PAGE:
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Oman’s be’ah plans first-ever Waste Trading Platform

Circular Economy: Smart Digital System planned for development to create value for the recycling industry in Oman, says be’ah
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be’ah, the state-owned entity responsible for managing solid waste services in the Sultanate of Oman, says it is developing a first-of-its-kind platform to facilitate auctions and trades in recyclable wastes – a move designed to further bolster the growth of a circular economy in the country.


be’ah – part of Oman Investment Authority - said the initiative will help optimise the retention of waste in-country and spur investments in recycling and value-adding ventures across multiple waste streams.


The proposed trading platform, said be’ah, “will enable all stakeholders to have full overview of available recyclable wastes, quantities, generators and quality of waste, and so on”.


“A smart Digital System is planned for development in the coming year to support this initiative and create value for the recycling industry in Oman. The trading platform will display live waste prices based on the local pricing index (which be’ah is also developing) prompting transparency in the process,” said be’ah, adding that a proposal to this effect has already been shared with the relevant stakeholder agencies of the government.


In recent years, be’ah has been working with the Ministry of Commerce, Industry and Investment Promotion (MoCIIP), among other governmental departments, to showcase the recyclable waste sector as a lucrative area for investment through in-country value (ICV) creation.


Studies have pointed to a proliferation of Omani small and medium size enterprises (SMEs) operating in the collection, segregation, recycling and export of products and commodities emerging from the country’s nascent circular economy. In addition to players specialising in the collection and recycling of paper and cardboard waste, scrap metal, plastics and lead acid batteries (LABs), several new investors have ventured into used cooking oil (UCO) and waste tyre recycling as well.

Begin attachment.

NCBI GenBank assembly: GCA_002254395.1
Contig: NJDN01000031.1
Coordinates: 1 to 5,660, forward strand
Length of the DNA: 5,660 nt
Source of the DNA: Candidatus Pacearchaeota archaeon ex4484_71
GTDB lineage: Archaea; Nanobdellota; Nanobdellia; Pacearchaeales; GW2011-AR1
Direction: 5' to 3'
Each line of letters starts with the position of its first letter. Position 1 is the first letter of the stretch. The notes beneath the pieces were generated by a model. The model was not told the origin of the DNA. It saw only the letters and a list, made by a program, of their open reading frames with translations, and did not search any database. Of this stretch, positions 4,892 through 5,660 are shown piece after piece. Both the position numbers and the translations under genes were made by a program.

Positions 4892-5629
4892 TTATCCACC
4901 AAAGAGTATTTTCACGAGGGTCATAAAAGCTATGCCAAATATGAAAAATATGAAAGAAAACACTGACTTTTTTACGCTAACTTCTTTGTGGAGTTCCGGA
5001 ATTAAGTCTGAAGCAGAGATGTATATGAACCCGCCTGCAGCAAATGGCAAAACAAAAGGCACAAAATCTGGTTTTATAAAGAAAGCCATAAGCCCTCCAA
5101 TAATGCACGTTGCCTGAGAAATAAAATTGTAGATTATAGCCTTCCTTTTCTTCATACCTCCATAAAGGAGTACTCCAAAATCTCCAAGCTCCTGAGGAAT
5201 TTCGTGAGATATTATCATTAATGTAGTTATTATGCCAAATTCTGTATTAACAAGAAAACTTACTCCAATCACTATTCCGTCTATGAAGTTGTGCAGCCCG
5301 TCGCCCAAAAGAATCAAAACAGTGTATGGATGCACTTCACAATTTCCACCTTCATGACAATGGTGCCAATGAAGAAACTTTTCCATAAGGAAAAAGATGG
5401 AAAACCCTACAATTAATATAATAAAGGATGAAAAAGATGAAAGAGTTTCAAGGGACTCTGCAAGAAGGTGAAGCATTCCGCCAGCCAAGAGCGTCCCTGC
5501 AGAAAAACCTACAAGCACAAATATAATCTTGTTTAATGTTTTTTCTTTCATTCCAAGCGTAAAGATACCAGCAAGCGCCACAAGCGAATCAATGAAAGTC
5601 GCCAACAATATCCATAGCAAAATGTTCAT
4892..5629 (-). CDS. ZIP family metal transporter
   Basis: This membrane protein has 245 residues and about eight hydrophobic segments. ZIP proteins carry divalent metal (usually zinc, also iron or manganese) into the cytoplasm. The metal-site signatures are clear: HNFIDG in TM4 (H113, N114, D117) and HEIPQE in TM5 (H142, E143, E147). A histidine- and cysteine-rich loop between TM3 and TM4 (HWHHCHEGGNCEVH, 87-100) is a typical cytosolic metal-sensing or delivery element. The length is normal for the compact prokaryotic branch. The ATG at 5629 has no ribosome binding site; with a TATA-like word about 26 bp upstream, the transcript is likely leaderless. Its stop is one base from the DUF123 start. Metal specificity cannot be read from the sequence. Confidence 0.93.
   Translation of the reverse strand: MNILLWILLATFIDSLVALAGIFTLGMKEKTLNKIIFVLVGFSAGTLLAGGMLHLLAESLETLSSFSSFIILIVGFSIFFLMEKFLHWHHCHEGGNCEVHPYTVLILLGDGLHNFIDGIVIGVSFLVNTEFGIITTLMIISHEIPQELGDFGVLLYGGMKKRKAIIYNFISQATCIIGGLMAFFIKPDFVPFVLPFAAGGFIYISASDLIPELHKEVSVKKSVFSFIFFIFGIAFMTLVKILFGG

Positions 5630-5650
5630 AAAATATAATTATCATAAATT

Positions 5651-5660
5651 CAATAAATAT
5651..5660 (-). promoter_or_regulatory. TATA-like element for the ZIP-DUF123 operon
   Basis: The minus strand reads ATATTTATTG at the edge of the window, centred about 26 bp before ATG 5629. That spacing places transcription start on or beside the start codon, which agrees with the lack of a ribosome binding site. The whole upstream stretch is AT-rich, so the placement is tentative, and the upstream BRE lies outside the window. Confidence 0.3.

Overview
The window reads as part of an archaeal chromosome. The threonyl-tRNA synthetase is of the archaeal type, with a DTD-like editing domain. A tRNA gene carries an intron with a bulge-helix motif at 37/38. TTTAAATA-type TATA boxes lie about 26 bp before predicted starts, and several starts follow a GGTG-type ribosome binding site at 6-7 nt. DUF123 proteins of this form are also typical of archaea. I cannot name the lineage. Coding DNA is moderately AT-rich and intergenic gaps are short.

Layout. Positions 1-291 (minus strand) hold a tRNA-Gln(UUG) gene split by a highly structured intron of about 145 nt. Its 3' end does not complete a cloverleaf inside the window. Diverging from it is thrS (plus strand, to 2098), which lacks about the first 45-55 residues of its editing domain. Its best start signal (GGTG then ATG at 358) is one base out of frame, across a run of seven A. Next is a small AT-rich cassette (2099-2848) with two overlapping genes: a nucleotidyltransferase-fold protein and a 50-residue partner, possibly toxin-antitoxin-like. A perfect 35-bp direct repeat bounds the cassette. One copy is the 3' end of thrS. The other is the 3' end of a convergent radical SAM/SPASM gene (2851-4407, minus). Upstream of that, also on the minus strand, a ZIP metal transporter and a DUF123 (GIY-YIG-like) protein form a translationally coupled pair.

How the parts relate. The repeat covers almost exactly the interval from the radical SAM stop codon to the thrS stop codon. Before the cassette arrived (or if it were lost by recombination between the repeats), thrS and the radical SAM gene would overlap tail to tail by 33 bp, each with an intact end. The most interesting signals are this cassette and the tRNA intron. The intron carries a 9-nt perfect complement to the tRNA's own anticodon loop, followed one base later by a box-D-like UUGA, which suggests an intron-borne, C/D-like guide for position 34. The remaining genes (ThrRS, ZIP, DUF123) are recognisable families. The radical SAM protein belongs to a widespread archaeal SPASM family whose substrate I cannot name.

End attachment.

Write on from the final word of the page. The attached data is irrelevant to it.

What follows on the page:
According to be’ah, only a modest percentage of the large volumes of recyclable waste streams generated in the country is currently captured and recycled. This opens up significant opportunities for investment with attendant economic benefits in the form of SME growth, job creation and economic development as well.


Particularly promising are investment opportunities related to scrap copper waste, fish waste, engine oil waste, glass waste, wood waste, used tyre waste and plastic waste, it has pointed out.


Market experts agree that the proposed trading platform will help connect recyclers with industrial consumers who can benefit from the availability of competitively priced local resources over pricier imports.


At present, many local recyclers prefer to ship their recyclable waste out of the country to benefit from higher market prices. But this outflow of commercially valuable waste robs local manufacturers, as well as the domestic economy, of the opportunity to further process the waste into higher-value products – a process that also creates jobs.


A live trading platform, operating in conjunction with regulations that prohibit the export of certain types of recyclable waste (which is presently in force), will go a long way in spurring the growth of a thriving circular economy.


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